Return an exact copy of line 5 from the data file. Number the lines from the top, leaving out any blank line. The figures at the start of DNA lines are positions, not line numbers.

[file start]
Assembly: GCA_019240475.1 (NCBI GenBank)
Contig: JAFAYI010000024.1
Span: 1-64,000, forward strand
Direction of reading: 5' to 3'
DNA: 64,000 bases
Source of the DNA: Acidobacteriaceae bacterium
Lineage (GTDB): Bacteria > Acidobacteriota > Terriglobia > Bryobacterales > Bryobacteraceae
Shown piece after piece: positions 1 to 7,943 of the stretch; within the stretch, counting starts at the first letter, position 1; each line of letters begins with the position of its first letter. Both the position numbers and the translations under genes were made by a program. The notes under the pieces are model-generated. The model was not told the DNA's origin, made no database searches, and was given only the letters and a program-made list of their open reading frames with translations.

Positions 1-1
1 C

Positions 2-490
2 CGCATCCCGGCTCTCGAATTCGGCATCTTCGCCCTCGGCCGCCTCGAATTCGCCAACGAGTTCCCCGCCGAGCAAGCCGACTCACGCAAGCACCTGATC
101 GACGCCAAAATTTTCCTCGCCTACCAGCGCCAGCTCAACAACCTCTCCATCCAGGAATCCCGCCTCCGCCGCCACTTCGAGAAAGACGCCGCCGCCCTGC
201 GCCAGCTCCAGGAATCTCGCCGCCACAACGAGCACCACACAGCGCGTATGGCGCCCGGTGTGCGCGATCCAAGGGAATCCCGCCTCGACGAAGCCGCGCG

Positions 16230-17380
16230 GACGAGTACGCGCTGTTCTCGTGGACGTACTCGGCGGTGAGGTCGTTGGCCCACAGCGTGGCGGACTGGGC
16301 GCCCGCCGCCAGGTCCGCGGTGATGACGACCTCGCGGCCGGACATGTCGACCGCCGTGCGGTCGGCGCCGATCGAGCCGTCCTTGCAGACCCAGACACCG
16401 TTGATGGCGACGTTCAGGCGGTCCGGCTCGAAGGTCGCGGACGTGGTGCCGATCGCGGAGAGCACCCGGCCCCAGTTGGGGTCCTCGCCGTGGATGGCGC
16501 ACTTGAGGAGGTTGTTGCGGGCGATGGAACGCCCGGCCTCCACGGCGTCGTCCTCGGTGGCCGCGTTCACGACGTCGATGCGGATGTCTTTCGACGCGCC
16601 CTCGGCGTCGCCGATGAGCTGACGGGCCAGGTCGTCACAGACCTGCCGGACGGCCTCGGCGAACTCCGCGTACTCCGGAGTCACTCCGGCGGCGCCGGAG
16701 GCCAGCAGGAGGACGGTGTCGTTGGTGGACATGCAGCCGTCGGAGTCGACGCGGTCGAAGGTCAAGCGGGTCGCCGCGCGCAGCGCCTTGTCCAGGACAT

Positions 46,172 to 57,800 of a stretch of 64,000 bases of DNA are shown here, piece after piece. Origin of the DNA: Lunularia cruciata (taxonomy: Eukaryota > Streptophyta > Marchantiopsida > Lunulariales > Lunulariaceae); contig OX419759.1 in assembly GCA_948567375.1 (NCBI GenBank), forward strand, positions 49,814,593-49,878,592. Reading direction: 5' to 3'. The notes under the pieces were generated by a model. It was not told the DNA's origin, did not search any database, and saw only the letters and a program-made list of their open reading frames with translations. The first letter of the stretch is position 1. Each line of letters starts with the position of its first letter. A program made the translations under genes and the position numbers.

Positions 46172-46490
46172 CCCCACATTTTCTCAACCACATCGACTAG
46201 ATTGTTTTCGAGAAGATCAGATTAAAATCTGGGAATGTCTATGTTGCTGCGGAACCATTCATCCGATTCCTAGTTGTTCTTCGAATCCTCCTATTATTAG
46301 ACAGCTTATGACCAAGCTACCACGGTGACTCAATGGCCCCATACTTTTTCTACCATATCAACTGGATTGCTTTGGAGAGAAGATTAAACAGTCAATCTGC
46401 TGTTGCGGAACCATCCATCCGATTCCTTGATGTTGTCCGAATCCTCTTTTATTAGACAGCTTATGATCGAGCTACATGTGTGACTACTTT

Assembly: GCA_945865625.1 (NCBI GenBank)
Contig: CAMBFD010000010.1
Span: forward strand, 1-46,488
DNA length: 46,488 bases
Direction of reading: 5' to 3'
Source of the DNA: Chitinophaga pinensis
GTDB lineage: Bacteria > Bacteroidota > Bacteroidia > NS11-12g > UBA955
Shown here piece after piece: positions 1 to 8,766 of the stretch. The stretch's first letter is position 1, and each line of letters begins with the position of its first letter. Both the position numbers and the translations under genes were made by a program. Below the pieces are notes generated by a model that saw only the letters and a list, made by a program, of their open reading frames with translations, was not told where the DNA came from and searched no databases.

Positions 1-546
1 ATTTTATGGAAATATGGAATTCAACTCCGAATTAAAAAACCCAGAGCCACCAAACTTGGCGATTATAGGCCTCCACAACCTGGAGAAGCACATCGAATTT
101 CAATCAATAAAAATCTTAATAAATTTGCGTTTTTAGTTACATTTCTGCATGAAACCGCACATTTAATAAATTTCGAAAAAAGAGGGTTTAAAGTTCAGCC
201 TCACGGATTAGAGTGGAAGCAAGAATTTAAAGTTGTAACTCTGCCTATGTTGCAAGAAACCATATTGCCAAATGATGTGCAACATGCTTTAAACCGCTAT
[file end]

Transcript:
DNA: 64,000 bases